Chip set manufacturers also use FCPs as a means to localize high-bandwidth, high-speed busses, resulting in fewer I/Os at the board level. With bandwidths in the range of 1 GB/s today – increasing to 100 GB/s in the near future – these busses are becoming increasingly difficult to implement in current PCB technology. Using FCPs for these faster and wider busses makes it cost effective to use high-performance laminate substrates that offer greater trace density and lower dielectric constants. The shorter interconnect length in an FCP results in fewer power and ground pins needed to manage parasitic capacitance and inductance brought on by the faster switching speeds.
One challenge facing SoCs that is easily addressed by FCPs is combining mixed technologies like SiGe and GaAs. Because bare die are used in FCPs, mixed technology devices can be combined regardless of process technology. The FCP approach also supports the use of surface mount devices or discrete chip capacitors and resistors alongside the bare die.
Managing Business Risk
To further justify the FCP approach, there is also the business case of using FCPs as a means to manage risk and speed up product introduction. While SoCs may deliver ultimate performance, FCPs may sometimes be the only practical way to combine IP from multiple sources or incorporate mixed semiconductor technologies. FCP presents an attractive risk management strategy when time to market and acceptance is paramount, as is the case in competitive markets like the graphics chip segment.
Companies that succeed in the graphics market have done so by using FCPs as a means to capture design wins. Next-generation products that require use of IP from multiple sources can easily be prototyped and demonstrated in FCP form, which buys time for development of the longer lead-time SoC solutions. FCPs afford manufacturers the ability to introduce derivative products rapidly across a performance spectrum. By mixing the graphics processor with varying amount of memory or other functions within an FCP, solutions for a variety of platforms and price points can easily be introduced. FCPs also allow the introduction of pin-compatible products.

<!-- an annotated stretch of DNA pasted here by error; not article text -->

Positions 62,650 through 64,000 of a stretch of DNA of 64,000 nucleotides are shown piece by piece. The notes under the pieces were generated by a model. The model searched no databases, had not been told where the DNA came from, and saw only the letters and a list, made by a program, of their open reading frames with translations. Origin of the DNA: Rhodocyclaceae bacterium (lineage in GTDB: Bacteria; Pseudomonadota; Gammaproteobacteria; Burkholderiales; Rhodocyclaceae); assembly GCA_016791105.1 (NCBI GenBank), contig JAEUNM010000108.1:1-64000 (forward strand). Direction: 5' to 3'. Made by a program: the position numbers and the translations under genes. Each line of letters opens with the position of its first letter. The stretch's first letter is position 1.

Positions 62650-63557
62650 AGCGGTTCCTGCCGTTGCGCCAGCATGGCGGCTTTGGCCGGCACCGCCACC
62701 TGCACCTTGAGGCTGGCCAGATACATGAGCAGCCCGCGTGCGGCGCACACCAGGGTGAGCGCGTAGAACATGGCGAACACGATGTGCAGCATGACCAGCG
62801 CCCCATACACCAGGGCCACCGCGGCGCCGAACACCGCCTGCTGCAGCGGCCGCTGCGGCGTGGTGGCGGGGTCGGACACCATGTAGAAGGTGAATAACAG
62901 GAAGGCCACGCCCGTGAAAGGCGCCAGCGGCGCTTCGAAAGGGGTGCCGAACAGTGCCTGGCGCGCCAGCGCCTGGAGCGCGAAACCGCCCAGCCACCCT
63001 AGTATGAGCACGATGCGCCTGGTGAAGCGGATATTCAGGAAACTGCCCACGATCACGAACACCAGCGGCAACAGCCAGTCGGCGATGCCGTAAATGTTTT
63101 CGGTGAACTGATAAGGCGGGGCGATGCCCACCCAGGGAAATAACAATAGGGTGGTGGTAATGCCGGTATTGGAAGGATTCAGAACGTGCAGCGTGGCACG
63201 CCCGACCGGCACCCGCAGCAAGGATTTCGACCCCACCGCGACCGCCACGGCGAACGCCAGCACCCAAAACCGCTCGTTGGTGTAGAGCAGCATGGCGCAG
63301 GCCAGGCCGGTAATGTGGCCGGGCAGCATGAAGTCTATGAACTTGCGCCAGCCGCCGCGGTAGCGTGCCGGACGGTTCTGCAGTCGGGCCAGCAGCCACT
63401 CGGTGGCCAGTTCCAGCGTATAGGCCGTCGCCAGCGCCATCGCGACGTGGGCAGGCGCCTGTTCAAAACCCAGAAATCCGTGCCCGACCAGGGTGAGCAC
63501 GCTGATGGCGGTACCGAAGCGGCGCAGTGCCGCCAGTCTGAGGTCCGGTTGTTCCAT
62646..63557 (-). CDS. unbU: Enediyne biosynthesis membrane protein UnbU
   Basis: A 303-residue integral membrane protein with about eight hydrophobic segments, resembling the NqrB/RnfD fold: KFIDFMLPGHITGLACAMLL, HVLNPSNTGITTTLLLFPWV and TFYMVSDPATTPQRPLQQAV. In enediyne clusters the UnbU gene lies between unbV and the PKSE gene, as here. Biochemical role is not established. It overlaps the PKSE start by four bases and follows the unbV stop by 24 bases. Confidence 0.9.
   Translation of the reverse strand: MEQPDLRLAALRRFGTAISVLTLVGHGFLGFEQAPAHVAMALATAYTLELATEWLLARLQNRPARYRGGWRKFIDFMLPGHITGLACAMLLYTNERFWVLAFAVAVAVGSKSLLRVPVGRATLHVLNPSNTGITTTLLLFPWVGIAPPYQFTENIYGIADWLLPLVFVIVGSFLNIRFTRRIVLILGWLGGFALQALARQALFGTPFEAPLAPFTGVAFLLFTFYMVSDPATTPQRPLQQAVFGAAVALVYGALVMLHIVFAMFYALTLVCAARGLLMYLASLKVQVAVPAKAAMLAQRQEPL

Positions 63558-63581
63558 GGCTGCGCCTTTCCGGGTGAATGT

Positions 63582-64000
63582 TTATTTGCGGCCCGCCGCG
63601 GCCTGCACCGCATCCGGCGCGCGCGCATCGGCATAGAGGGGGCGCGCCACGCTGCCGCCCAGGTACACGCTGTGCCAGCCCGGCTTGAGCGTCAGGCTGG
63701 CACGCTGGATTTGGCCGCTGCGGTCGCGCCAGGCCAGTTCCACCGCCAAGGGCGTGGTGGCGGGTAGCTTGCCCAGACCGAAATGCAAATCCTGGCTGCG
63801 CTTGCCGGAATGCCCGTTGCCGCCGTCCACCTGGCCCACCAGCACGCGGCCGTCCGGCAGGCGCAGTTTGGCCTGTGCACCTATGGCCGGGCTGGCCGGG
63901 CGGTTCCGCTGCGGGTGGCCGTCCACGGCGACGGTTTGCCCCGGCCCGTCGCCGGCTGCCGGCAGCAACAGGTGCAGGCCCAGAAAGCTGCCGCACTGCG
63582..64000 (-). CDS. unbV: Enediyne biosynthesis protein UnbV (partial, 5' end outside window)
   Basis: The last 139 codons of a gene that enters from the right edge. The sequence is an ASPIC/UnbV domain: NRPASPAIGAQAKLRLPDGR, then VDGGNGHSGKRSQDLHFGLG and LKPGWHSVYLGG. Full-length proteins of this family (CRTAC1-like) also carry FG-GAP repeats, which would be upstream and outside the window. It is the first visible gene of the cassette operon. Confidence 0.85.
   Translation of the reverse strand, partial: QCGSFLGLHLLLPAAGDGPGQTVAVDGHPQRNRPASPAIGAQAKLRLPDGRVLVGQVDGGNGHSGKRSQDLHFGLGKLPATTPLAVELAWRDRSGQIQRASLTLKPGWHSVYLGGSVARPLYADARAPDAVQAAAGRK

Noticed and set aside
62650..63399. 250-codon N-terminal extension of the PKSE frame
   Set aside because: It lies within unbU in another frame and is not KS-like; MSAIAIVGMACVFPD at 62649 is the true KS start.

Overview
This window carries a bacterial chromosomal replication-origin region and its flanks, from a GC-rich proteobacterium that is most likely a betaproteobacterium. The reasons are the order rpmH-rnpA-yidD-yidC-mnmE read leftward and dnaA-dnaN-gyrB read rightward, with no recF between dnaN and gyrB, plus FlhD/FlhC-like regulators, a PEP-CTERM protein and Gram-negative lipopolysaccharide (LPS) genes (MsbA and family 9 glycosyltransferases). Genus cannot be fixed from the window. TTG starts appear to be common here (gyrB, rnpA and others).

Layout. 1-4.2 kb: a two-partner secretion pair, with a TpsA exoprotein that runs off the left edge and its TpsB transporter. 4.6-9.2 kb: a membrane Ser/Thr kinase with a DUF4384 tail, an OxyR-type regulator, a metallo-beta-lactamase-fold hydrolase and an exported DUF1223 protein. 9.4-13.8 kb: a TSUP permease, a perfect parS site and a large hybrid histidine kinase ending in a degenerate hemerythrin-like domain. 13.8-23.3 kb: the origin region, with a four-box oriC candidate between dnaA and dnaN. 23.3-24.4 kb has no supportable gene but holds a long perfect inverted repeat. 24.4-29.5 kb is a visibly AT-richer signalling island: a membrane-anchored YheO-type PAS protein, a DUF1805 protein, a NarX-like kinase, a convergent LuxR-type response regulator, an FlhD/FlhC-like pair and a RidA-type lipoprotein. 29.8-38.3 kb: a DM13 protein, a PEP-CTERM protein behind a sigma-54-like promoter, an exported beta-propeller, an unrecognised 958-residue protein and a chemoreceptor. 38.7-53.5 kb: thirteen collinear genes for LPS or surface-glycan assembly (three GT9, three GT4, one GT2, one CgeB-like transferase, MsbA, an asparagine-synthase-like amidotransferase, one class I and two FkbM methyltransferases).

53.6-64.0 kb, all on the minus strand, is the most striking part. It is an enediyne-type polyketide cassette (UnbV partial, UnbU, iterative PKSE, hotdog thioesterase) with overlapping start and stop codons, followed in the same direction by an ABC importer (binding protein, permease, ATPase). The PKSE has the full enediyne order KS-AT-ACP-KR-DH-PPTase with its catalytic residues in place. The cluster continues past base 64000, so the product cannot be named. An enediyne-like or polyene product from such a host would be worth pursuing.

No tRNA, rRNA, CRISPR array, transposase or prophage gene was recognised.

Demand for wireless communication, digital consumer and Internet infrastructure products are the market drivers responsible for FCPs, but advances in laminate substrate technology and bare die testing and handling are the primary factors responsible for their success where MCMs previously failed.
One shortcoming of MCMs was that as more chips were added to the module, the potential defect density grew exponentially. While the same could be said for FCPs, a pragmatic design philosophy using just a few chips combined with better testing methods has been the difference. With two to four chips in a package, reliability engineers can predict the yield of the FCP based on the reliability data of each die. Additional wafer-level testing is usually available at a small premium.
Figure 1. This four-chip FCP design was created using software for advanced IC package design. (Photo courtesy of Amkor.)
Significant advances in laminate substrate technology, such as sequential buildup, low dielectric constant materials and microvias, have facilitated commercial use of FCPs. Because FCP substrates are significantly smaller than conventional PCBs, it is more economical to localize high-bandwidth interconnect to an FCP and pay the premium for the increased wiring density for only that part of the system. Implementing the high-bandwidth interconnect using conventional PCB technology would require increased board area and layer count, driving board cost past the premium of the high-density substrate in the FCP (Figure 1).
Moisture absorption in laminate substrates has long been a barrier for their use in harsh environments, such as automotive applications. The newer laminate materials and processes can now meet the moisture saturation standards of these harsh environments, enabling their use in applications traditionally dominated by ceramics.
FCP Design Considerations
The number and complexity of chips in an FCP affects package performance and creates numerous design decisions and trade-offs. How many chips should be in the package, and which ones? Should they be mounted using wire bonding or flip-chip? Can the design be routed in the targeted layer count? What signal integrity issues will be encountered? Is the design outsourced or done in-house? These are just a few of the questions when implementing FCPs. Unfortunately, many traditional package design tools lack the necessary functionality to quickly evaluate or implement these trade-offs.